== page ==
WNPR

Patrick Skahill

Reporter

Patrick Skahill is a reporter at WNPR. He covers science with an emphasis on health care and the environment. Prior to becoming a reporter, he was the founding producer of WNPR's The Colin McEnroe Show, which began in 2009 and won a PRNDI award in 2011. 

He writes about science for The Beaker. 

Patrick's reporting has appeared on NPR's Morning Edition, Here & Now, and All Things Considered. He worked for two years as a print reporter at Stonebridge Press in Massachusetts where he covered crime and education and has also reported for the Marketplace Morning Report. 

A graduate of Villanova University, Patrick holds a bachelor's degree in history with a concentration in Arab & Islamic Studies and a minor in Classical Studies. He holds a master's degree in Social Sciences from the University of Chicago. He knows way too much about Seinfeld and is a devoted fan of comedian Hannibal Burress.

He can be reached by phone at 860-275-7297 or by email: pskahill@wnpr.org.

Garry Tucker / U.S. Fish and Wildlife Service

Connecticut's Senate recently killed a measure that would have allowed for limited hunting of black bears in the state. Now, newly published research suggests as black bear populations grow, the animals seem to prefer habitats that might put them in more backyards.

Ryan Caron King / WNPR

In New England, all states except for Rhode Island and New Hampshire have bottle bills. Those are recycling programs built around a system of deposits and refunds, aimed at reducing litter and protecting the environment. But when it comes to old aluminum, it’s not just environmentalists who want to see more recycling -- there’s a real business case to be made for it, too.

Ryan Caron King / WNPR

Connecticut's two United States senators have responded to the abrupt termination of FBI Director James Comey, and both are calling for an independent investigation.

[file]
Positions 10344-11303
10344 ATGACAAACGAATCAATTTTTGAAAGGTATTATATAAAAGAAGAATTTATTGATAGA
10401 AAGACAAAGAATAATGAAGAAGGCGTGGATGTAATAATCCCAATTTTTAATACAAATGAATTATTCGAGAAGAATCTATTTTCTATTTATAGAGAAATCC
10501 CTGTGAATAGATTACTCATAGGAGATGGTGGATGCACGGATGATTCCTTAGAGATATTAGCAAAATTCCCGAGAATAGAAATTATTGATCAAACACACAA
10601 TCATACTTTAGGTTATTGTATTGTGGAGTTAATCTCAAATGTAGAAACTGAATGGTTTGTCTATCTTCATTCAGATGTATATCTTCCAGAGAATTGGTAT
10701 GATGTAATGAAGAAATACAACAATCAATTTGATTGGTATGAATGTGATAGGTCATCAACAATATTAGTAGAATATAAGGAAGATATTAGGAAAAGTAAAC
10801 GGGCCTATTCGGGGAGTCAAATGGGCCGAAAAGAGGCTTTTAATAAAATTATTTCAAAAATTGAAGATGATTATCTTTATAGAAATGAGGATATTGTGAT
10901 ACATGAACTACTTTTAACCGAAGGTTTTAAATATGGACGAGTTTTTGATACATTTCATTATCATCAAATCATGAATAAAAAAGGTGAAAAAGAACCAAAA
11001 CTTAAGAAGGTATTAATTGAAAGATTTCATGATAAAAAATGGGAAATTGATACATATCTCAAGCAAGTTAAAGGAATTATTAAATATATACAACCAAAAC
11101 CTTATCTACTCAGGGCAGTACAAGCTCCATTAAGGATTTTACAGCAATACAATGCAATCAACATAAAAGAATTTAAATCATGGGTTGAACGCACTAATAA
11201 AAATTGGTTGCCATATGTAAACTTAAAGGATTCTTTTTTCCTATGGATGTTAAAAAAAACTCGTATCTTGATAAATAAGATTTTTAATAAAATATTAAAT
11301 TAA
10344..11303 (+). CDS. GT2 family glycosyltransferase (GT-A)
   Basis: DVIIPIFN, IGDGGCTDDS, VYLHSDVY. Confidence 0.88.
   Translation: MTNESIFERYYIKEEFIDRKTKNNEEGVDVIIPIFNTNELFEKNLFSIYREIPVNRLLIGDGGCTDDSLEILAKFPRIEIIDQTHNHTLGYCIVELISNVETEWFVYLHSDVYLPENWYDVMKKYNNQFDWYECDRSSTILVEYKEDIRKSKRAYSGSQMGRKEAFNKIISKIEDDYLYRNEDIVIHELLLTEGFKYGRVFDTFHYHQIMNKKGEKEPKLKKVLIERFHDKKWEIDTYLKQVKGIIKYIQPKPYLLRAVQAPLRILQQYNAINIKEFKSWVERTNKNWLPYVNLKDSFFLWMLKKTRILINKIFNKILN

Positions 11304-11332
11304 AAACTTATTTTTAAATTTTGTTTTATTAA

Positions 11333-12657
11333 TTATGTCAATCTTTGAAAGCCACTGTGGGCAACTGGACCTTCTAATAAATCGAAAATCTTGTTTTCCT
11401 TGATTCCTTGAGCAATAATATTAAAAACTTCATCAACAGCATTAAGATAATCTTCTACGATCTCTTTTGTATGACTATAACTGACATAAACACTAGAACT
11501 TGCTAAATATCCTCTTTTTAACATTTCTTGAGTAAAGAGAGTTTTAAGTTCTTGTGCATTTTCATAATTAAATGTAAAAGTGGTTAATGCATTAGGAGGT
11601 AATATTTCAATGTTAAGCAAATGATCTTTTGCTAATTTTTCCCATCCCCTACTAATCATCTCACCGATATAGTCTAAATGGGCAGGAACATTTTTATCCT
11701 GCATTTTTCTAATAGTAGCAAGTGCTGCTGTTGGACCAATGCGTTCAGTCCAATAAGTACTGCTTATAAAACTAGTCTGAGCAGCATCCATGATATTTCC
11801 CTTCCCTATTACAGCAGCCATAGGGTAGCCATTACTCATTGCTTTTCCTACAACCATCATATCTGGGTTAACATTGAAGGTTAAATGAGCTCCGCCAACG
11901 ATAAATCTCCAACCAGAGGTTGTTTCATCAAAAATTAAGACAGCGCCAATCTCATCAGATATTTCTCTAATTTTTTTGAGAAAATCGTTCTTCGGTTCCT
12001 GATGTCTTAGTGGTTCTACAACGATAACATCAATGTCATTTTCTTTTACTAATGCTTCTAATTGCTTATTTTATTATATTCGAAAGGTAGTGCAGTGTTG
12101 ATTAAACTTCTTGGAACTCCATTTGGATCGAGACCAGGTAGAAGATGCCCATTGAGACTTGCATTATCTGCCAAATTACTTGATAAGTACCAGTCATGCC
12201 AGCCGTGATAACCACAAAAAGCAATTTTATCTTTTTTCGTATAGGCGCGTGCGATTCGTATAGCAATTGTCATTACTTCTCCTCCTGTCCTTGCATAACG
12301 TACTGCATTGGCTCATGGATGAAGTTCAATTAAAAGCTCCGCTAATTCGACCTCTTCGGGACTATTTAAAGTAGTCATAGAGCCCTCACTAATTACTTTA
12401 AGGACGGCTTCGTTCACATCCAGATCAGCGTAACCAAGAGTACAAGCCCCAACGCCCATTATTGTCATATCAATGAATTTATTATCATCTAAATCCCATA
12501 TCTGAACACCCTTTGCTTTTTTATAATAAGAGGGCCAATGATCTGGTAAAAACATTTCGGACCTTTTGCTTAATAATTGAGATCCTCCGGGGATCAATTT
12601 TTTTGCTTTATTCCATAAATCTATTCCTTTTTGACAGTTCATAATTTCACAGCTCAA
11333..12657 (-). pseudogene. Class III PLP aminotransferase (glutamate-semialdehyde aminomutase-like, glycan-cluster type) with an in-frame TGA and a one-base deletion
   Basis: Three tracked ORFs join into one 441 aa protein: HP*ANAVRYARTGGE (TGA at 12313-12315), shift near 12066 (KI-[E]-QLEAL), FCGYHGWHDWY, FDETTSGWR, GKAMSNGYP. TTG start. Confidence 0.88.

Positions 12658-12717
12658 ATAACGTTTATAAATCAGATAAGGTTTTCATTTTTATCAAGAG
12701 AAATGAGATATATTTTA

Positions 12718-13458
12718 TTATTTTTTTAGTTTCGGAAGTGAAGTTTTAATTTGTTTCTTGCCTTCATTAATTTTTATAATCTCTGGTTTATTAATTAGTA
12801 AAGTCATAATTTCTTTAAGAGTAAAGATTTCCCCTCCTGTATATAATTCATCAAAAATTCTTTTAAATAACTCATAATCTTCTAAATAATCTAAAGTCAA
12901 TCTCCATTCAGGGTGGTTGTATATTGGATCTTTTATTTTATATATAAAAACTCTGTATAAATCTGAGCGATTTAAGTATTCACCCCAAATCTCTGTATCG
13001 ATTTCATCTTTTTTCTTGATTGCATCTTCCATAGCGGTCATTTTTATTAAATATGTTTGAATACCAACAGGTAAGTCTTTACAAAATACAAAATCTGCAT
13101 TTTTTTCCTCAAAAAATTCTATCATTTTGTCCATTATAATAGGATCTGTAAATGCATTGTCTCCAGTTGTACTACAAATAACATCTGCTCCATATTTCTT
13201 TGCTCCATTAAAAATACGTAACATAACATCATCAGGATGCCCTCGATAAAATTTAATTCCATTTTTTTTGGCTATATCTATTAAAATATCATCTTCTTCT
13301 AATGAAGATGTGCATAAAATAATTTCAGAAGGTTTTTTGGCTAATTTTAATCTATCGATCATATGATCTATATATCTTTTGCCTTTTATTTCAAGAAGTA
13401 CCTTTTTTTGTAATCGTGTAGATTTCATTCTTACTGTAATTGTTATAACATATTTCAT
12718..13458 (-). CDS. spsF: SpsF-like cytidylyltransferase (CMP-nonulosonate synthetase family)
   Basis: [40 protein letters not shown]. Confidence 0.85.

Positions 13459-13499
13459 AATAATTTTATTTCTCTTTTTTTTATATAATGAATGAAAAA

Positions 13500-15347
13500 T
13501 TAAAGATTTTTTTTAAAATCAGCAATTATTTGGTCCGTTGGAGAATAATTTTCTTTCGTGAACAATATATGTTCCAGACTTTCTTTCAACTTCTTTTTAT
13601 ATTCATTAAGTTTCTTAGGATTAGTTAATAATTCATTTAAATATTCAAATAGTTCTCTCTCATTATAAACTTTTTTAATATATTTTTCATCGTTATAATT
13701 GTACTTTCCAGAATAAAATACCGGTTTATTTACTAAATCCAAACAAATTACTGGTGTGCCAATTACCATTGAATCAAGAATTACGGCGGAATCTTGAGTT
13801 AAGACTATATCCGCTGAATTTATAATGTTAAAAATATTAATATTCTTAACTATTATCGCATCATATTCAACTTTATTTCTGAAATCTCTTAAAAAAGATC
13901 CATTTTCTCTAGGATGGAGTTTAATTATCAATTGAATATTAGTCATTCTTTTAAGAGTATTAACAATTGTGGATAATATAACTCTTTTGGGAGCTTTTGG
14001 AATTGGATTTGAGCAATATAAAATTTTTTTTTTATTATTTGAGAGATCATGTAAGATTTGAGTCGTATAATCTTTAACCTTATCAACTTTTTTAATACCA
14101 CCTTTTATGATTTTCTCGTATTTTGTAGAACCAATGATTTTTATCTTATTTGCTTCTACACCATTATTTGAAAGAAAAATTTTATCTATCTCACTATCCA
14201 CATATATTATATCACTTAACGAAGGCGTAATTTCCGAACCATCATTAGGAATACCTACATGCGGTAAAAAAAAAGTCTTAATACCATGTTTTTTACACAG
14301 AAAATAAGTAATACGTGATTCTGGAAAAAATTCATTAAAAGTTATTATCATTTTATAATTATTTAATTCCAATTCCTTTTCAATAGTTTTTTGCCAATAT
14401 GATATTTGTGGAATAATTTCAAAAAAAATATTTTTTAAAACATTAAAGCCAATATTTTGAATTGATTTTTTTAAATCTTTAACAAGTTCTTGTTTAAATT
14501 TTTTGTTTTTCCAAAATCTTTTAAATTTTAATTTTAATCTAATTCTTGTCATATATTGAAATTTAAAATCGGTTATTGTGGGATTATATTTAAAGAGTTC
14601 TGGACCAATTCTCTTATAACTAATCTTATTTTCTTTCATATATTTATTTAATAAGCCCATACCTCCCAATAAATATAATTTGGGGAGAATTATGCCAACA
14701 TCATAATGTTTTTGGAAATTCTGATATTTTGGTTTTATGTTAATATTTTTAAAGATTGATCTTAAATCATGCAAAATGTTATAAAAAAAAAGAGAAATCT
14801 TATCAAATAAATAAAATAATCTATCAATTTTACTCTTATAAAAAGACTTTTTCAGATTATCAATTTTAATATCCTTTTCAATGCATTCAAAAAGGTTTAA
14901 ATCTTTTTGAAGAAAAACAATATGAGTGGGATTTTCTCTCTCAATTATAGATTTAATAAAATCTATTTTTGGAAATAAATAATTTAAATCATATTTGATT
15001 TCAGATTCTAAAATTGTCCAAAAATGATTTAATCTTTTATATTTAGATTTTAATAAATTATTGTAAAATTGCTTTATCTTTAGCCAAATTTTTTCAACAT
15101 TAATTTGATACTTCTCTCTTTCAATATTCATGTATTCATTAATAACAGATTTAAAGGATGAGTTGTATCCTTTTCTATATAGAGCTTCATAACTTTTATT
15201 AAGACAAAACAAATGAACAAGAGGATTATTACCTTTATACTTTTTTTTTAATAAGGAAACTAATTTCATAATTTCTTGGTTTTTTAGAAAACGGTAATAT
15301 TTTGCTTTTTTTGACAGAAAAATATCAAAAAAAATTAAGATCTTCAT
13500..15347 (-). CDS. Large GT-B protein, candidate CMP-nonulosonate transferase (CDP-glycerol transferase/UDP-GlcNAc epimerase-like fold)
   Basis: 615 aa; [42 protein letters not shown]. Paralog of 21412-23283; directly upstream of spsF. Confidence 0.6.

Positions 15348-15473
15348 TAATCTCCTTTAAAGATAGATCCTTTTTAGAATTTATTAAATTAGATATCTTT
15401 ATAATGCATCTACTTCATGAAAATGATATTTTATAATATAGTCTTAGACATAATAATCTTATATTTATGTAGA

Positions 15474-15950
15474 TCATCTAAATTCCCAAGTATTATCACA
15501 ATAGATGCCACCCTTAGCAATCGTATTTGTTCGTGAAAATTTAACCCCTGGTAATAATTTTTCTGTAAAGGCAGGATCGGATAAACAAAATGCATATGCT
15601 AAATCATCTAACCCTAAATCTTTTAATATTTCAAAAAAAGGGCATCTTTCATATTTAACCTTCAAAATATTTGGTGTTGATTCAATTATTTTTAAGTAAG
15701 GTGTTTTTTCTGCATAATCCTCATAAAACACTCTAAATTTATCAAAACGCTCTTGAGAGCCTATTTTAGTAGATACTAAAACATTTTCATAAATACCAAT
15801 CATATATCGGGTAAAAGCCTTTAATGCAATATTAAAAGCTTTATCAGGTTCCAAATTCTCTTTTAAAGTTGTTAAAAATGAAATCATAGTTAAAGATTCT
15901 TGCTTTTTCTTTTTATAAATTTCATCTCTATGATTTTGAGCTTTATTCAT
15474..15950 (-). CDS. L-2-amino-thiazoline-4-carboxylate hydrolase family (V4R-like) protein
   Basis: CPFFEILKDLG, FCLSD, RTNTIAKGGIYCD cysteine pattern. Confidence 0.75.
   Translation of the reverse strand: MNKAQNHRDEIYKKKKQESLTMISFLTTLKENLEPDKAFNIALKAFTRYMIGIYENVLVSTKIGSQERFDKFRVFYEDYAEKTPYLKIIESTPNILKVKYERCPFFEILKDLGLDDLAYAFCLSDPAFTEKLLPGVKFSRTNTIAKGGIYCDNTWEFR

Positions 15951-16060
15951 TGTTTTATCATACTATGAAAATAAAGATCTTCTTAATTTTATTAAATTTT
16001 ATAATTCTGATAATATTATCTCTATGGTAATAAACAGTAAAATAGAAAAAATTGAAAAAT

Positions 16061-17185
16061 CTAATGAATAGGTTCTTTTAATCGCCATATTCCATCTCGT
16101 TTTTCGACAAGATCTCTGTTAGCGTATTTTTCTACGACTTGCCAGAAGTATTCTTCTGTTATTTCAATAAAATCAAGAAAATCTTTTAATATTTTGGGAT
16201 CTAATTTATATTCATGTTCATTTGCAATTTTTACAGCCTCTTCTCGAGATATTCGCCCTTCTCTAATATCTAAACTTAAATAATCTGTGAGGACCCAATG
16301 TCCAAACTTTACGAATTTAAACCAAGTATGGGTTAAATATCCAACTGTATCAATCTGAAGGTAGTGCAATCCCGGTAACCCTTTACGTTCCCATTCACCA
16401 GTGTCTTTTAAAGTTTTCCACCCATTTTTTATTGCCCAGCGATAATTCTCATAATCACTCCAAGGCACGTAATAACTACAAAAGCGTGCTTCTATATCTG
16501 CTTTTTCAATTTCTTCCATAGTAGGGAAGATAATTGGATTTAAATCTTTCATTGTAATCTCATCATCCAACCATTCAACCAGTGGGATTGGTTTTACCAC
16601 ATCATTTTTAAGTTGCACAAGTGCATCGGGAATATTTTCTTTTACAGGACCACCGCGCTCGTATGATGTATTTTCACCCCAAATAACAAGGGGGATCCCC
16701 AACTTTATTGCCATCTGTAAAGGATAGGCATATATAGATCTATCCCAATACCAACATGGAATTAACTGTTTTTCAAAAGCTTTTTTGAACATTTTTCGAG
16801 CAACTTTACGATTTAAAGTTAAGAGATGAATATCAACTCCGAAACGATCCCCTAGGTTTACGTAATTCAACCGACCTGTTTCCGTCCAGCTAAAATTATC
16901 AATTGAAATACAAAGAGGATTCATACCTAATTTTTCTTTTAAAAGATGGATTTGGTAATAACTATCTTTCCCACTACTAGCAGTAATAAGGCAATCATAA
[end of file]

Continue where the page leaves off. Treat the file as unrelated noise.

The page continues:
Karim D. Ghantous / Creative Commons

Turn back the clock just a couple of centuries, and to our ancestors, the alchemy of electricity would seem like magic: with the single flip of a switch, our rooms are bathed in light.

StuffNThings / Creative Commons

A survey of hundreds of private wells in Connecticut found around seven percent contaminated with unsafe levels of arsenic or uranium -- elements linked to a variety of illnesses.

Wikimedia Commons

Officials say Connecticut is experiencing an "extraordinary" season for ticks. Nearly 40 percent of more than 1,000 ticks tested so far were positive for the bacteria causing Lyme disease.

Millstone Power Station

As nuclear power plants across the country close, the owners of the Millstone Power Station in Waterford, Connecticut are asking the state legislature for help. They want to sell their electricity directly to utilities through a state-run auction. It's a controversial -- and complicated -- request. And now, some energy experts think the nuclear industry should embrace a simpler solution: taxing pollution.

apasciuto / Creative Commons

President Donald Trump this week ordered a review of the U.S. Antiquities Act. The move could impact the Atlantic Ocean's first-ever marine national monument, created last fall.

Dean Hochman / Creative Commons

Connecticut's environmental watchdog has issued its annual check-in on the state's environment. The Council on Environmental Quality said the state needs to do more to meet its environmental goals.

Susan Melkisethian / Creative Commons

Scientists and science enthusiasts will stage a gathering in Hartford on Earth Day as part of the national "March for Science" event.

Dave Sizer / Creative Commons

The Commissioner of Connecticut's Department of Energy and Environmental Protection was in Washington, D.C. Thursday advocating for more controls on air pollution carried by prevailing winds into the Northeast.

Wikimedia Commons

Millions of river herring used to return to New England's fresh waterways to spawn, but at some collection spots today, populations have dropped into the dozens. 

Jamiesrabbits / Creative Commons

President Donald Trump's nominee to head the Food and Drug Administration was before Congress this week. Scott Gottlieb wants a quicker approval process for new drugs, but a new study said the FDA already works faster than its peer agency in Europe.

Wikimedia Commons

Gypsy moths have been with Nutmeggers for a while. The pest was first detected in Stonington in 1905, and by the mid-20th century, spread statewide. The pests hurt trees, annoy homeowners, and in recent years -- have been growing in number. 

The former administrator of the U.S. Environmental Protection Agency under President Barack Obama was in Connecticut on Friday. Gina McCarthy spoke to students and climate activists at Wesleyan University and was critical of the policies of President Donald Trump.

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